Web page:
What is it about?

This study finds two populations of Alzheimer’s Disease patients based on the progression of brain deterioration derived from sMRI (structural magnetic resonance imaging) scans. The brain areas affected in the two populations correspond to the respective decreases in cognitive function, with only one group having the cardinal memory deficits Alzheimer’s Disease is known for. The division of persons based on the sMRI data is - for some patients - earlier possible than a clinical diagnosis of Alzheimer’s Disease. The study is based on 1017 persons from the ADNI cohort.

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Why is it important?

Brain disorders are often very heterogeneous and diagnosed rather late with standard diagnostic procedures like neuropsychological tests. Furthermore, deterioration of brain matter is, especially at the beginning, relatively small and not visible with the bare eye. This can lead to undifferentiated treatments that are administered only in the later stages of the disease. Early and differentiated treatment, however, can help to soften the impact of the disease.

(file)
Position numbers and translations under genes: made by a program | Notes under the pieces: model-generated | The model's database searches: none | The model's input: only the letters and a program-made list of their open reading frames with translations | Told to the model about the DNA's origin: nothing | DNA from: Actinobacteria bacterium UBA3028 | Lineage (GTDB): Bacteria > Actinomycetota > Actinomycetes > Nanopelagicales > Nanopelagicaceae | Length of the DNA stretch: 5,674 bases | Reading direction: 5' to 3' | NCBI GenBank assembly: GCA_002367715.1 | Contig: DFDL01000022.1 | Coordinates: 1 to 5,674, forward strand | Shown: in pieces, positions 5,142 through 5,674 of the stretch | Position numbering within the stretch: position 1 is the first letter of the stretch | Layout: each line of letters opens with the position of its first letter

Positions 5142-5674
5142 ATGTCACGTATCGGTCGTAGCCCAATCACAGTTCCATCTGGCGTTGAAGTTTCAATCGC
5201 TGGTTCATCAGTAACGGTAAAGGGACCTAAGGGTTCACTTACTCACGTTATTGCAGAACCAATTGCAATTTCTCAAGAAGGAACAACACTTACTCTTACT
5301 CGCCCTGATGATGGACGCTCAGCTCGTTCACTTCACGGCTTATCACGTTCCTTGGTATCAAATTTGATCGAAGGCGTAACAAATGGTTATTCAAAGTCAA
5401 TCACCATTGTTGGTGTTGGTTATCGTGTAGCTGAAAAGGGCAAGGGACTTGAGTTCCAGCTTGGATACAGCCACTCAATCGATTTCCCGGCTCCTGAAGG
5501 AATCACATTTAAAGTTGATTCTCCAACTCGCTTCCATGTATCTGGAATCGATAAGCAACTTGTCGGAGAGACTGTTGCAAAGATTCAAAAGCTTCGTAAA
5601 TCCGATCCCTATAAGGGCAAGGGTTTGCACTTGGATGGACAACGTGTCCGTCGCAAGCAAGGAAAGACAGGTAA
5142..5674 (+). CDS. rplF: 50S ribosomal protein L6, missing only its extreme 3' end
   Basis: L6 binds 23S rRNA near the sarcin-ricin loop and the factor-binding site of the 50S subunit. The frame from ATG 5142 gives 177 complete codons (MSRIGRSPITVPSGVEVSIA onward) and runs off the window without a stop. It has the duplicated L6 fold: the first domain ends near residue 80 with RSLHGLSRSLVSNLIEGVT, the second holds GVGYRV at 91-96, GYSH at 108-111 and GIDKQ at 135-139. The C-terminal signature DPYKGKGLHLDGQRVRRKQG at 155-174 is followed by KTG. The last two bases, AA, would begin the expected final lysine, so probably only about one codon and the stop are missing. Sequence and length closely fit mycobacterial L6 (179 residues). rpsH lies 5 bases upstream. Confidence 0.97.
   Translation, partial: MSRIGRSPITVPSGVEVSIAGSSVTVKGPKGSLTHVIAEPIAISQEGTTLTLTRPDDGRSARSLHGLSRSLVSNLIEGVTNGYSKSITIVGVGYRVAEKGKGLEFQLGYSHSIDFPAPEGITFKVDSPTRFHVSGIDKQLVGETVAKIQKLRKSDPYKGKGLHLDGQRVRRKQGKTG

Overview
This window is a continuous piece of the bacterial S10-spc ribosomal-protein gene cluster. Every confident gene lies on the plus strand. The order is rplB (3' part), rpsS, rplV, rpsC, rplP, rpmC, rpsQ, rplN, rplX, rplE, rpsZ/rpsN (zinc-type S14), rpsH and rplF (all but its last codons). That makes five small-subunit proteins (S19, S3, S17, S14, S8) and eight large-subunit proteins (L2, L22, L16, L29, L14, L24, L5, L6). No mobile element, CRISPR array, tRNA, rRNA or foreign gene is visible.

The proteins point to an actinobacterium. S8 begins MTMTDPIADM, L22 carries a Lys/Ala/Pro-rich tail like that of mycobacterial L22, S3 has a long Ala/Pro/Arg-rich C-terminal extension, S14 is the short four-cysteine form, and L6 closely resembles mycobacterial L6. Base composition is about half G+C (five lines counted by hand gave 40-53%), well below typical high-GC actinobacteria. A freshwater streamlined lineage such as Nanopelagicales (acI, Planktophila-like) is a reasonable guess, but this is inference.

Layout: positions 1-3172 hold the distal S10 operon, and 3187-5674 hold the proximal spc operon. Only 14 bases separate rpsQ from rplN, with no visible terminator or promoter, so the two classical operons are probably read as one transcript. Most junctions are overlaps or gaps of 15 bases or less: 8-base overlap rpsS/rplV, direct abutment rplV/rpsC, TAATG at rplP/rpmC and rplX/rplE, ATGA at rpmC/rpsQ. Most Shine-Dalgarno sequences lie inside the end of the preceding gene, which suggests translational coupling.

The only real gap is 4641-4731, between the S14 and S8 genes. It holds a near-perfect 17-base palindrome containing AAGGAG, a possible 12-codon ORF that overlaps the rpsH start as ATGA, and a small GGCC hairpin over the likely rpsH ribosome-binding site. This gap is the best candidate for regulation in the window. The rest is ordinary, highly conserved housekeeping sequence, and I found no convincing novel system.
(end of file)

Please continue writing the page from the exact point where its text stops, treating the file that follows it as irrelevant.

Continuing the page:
The authors of this article hope that their work will contribute to a better understanding of the physiological changes underlying Alzheimer’s Disease and at some point to the development of more sensitive and differentiated tools for diagnosis of the disease.

Alexandra Reichenbach
Heilbronn University of Applied Sciences

Read the Original

This page is a summary of: Two Routes to Alzheimer’s Disease Based on Differential Structural Changes in Key Brain Regions, Journal of Alzheimer s Disease, April 2023, IOS Press,
DOI: 10.3233/jad-221061.
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